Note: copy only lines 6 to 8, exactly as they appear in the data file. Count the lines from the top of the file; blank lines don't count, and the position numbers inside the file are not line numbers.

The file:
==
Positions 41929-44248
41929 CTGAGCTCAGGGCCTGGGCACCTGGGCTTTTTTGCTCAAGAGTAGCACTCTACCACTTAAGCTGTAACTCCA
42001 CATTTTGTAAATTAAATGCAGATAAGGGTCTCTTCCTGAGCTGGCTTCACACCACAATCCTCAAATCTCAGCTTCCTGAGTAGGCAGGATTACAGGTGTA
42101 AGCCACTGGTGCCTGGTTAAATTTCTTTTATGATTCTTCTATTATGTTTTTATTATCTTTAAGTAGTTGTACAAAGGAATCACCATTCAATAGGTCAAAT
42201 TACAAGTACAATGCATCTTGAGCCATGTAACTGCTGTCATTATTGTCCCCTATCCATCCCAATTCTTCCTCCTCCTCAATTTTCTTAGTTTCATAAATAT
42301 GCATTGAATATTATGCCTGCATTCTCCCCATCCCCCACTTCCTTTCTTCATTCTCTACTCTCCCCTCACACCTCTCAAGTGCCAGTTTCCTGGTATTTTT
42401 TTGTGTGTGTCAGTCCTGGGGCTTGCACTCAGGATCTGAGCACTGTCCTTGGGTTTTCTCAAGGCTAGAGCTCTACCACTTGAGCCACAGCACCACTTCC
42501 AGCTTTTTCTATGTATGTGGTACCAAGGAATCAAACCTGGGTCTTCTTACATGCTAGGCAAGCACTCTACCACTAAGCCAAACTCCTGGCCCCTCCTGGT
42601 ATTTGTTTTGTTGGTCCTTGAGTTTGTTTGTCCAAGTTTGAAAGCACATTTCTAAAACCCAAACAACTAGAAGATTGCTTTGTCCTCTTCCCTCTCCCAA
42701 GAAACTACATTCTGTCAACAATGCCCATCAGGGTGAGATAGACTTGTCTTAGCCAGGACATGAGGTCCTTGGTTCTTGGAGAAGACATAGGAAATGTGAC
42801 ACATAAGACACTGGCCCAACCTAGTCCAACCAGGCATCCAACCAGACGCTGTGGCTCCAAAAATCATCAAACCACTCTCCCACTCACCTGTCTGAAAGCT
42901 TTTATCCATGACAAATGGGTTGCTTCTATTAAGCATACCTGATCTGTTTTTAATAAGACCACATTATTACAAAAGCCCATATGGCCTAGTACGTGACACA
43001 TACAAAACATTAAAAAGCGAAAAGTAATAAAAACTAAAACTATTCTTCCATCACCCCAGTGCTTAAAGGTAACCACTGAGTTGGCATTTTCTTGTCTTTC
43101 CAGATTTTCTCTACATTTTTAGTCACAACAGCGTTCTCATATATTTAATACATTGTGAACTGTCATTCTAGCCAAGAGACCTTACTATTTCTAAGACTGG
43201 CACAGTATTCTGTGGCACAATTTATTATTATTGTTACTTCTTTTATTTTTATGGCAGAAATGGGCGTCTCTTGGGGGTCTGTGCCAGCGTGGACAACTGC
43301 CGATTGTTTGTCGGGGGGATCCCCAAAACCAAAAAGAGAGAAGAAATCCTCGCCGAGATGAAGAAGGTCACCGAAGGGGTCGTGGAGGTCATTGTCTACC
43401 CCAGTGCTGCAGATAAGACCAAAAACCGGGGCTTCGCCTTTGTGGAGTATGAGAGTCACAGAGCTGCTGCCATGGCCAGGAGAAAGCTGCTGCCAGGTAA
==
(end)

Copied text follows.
42301 GCATTGAATATTATGCCTGCATTCTCCCCATCCCCCACTTCCTTTCTTCATTCTCTACTCTCCCCTCACACCTCTCAAGTGCCAGTTTCCTGGTATTTTT
42401 TTGTGTGTGTCAGTCCTGGGGCTTGCACTCAGGATCTGAGCACTGTCCTTGGGTTTTCTCAAGGCTAGAGCTCTACCACTTGAGCCACAGCACCACTTCC
42501 AGCTTTTTCTATGTATGTGGTACCAAGGAATCAAACCTGGGTCTTCTTACATGCTAGGCAAGCACTCTACCACTAAGCCAAACTCCTGGCCCCTCCTGGT